Former Poly Manager cautions about Samoa Airways
A former Polynesian Airlines General Manager, Papali'i Grant Percival, has reminded the Government that Samoa Airways’ ownership rests with Samoan people, who fund it through the public purse. And during a global catastrophe for the airline industry, he has cautioned that continued investment into the airline is fraught with risk.
“Samoa Airways is managed by a [Chief Executive Officer] and governed by the Board of Directors. The Prime Minister and Cabinet are the voted political leaders of Samoa,” Papalii said. “The ownership of the airline rests with the people of Samoa.”
He said if the airline’s management does take on risk, it falls to the shareholder – the public – to provide the extra funding for additional investments.
“At present investment in the aviation industry is fraught with failure given the losses the industry has incurred not only during the recent period but into the foreseeable future."
Samoa Airway’s financial issues were recorded in the 2018-19 annual report, a copy of which was obtained by the Weekend Observer.
It shows its total liabilities exceeding total assets by more than $11 million, which the Assistant Controller and Auditor-General writes “may cast significant doubt about the company’s ability to continue.”
The airline also owes more than $400,000 to Sheraton Samoa Aggie Grey’s Hotel in Apia when it accommodated the Malindo Air crew.
But Tuilaepa insists there is “nothing to worry about,” and said people should stop “prying” into Samoa Airways’ finances.
“There is nothing to worry about! So what if the losses accumulate to $100 million, the [airline] is to cater for our people,” the Prime Minister said on his TV3 programme on Wednesday last week.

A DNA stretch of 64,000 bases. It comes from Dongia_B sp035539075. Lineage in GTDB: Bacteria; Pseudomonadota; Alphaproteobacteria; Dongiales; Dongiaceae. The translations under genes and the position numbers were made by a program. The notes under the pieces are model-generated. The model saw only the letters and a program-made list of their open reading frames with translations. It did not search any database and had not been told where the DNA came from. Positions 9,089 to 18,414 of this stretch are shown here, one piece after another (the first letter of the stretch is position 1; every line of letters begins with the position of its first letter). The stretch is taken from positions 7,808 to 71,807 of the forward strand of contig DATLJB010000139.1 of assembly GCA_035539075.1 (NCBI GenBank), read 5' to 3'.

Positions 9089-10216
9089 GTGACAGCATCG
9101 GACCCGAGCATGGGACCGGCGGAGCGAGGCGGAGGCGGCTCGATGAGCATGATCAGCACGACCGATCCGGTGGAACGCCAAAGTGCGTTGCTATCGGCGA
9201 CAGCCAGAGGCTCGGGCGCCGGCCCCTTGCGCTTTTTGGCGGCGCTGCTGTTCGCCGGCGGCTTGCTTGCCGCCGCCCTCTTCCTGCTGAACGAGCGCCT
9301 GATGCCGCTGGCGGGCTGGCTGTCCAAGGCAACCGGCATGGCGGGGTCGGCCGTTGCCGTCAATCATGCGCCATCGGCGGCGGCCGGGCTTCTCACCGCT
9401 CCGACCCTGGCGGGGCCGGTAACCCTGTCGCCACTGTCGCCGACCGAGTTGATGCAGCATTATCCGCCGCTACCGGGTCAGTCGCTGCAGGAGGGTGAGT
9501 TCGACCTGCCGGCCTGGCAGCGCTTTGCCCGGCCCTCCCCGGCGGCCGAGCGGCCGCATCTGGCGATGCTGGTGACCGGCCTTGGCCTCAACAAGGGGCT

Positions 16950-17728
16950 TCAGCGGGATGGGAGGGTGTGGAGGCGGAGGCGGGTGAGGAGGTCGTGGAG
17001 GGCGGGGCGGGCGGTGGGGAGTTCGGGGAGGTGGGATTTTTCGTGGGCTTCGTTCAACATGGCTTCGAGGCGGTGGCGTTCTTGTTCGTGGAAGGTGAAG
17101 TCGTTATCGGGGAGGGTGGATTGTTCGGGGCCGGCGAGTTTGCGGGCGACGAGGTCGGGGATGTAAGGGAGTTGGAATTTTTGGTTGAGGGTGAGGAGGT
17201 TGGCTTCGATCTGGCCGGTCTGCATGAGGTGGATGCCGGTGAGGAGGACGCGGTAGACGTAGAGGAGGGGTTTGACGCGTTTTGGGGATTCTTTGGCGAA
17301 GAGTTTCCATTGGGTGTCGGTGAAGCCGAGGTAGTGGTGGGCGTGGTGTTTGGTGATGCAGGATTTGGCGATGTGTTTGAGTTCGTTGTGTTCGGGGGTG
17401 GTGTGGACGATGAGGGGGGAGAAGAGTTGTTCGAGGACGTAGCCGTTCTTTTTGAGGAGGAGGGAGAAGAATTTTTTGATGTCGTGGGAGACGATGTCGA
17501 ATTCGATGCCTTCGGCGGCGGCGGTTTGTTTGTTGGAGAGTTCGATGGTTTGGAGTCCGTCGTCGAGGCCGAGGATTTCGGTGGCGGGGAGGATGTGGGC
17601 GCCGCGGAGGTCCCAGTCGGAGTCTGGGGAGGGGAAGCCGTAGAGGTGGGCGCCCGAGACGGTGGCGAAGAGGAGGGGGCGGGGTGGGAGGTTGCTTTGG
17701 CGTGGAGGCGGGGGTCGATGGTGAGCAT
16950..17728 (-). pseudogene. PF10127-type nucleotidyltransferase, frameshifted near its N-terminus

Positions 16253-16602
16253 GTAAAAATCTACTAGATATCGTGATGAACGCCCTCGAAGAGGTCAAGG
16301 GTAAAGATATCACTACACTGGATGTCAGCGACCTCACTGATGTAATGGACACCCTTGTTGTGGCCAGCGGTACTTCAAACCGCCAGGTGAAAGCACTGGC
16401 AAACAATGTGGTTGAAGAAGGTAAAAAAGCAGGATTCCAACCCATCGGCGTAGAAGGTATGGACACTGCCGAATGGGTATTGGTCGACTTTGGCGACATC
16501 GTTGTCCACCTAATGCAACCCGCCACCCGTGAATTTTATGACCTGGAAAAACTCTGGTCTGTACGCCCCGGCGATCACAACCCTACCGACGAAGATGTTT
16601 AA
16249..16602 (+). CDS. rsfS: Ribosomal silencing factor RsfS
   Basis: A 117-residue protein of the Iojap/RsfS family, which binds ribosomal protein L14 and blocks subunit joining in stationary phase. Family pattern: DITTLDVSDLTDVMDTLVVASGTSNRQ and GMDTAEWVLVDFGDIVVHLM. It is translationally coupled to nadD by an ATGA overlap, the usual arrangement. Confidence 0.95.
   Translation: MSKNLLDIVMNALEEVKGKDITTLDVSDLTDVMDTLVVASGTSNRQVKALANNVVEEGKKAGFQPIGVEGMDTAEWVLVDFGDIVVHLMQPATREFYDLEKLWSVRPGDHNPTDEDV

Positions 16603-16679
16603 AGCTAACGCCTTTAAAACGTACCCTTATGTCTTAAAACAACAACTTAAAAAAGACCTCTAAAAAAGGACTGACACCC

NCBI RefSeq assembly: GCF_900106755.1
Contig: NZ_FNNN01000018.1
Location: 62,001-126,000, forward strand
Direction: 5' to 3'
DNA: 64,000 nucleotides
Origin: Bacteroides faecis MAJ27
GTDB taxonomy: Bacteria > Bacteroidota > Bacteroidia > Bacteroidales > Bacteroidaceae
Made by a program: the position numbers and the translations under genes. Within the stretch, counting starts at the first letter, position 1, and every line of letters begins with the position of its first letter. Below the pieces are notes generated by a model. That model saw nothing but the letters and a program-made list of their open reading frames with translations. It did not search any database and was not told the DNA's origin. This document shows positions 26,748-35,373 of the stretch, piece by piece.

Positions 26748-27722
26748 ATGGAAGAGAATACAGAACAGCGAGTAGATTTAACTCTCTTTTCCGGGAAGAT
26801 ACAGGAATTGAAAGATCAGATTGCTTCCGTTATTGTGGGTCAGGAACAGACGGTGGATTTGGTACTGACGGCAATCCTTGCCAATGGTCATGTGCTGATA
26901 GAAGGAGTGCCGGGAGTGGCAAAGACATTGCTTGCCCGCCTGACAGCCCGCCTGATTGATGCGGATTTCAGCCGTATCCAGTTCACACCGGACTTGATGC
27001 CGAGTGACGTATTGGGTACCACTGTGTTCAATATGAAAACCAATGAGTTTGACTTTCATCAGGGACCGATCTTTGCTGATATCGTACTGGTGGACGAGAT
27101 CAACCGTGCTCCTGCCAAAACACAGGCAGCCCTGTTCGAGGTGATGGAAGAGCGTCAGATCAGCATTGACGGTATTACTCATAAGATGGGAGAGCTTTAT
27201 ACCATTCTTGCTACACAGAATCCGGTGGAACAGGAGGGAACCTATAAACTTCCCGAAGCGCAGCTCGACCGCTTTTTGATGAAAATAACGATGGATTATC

“The Government has long-term plans in place for the airline.”
He claims developing Samoa Airways cannot be done without going into debt and criticised this newspaper’s reporting on the distressed airline.
“They always looked for anything negative to criticise. When the airline was in operation they [were singing] hallelujah and now there are no flights, they are talking about the debts,” the Prime Minister said.
“Leave the debts to the Government who are experts in the handling of the debts and stop prying [into the finances] of the company.”
Papalii, who managed Polynesian Airlines until 1994, said Samoa has not invested enough in human, material and knowledge resources to sustain the airline in today’s uncertain climate.
“Investment needs to recognize the current and future trading environment and the ability of the investor to sustain losses,” he said.
“Operating costs in aviation are high. Human, material and knowledge resources are high and Samoa has not invested in these areas.
“Until we can build these it is going to be difficult to spend scarce financial resources on an uncertain future.”
Much of the global airline industry is hoping the new COVID-19 vaccines will help them recover from a devastating 2020.
For Samoa, the pandemic was another hit to an already down airline, with the Boeing 737-Max grounded after major crashes in recent years. Samoa Airways had initially planned to bring a Max to Samoa and could not.
Now, its leased 737-800 is waiting for border relaxations so that it can be flown from the Netherlands to Samoa.
Papalii said that the elected representatives charged with managing the airline should be doing so according to its shareholders wishes.
And based on Samoa’s response to COVID-19, Papalii believes Samoa prefers prudence over risk.
“These issues should be part of the budgetary process for Government.
“There was an allowance in the budget but no clear off balance sheet commitments by Government were revealed and this needs to be transparently made.”